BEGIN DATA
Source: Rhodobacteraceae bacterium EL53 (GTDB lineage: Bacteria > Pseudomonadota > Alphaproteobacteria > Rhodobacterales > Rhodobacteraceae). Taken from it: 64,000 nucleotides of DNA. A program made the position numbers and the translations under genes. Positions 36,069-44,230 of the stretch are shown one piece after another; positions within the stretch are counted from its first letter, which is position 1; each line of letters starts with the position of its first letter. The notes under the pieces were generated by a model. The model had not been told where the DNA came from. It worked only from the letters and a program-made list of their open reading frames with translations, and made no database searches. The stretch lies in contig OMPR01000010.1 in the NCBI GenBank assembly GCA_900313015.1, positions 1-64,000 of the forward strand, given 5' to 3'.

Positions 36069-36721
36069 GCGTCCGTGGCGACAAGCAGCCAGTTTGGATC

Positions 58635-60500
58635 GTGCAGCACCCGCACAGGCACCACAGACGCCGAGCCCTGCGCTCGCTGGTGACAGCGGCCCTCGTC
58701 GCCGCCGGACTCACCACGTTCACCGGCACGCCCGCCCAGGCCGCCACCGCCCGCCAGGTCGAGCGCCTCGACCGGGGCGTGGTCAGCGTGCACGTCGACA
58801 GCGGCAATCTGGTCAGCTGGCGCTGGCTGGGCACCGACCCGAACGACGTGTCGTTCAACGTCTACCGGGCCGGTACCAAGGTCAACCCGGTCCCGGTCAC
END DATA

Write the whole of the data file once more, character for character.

Source: Rhodobacteraceae bacterium EL53 (GTDB lineage: Bacteria > Pseudomonadota > Alphaproteobacteria > Rhodobacterales > Rhodobacteraceae). Taken from it: 64,000 nucleotides of DNA. A program made the position numbers and the translations under genes. Positions 36,069-44,230 of the stretch are shown one piece after another; positions within the stretch are counted from its first letter, which is position 1; each line of letters starts with the position of its first letter. The notes under the pieces were generated by a model. The model had not been told where the DNA came from. It worked only from the letters and a program-made list of their open reading frames with translations, and made no database searches. The stretch lies in contig OMPR01000010.1 in the NCBI GenBank assembly GCA_900313015.1, positions 1-64,000 of the forward strand, given 5' to 3'.

Positions 36069-36721
36069 GCGTCCGTGGCGACAAGCAGCCAGTTTGGATC

Positions 58635-60500
58635 GTGCAGCACCCGCACAGGCACCACAGACGCCGAGCCCTGCGCTCGCTGGTGACAGCGGCCCTCGTC
58701 GCCGCCGGACTCACCACGTTCACCGGCACGCCCGCCCAGGCCGCCACCGCCCGCCAGGTCGAGCGCCTCGACCGGGGCGTGGTCAGCGTGCACGTCGACA
58801 GCGGCAATCTGGTCAGCTGGCGCTGGCTGGGCACCGACCCGAACGACGTGTCGTTCAACGTCTACCGGGCCGGTACCAAGGTCAACCCGGTCCCGGTCAC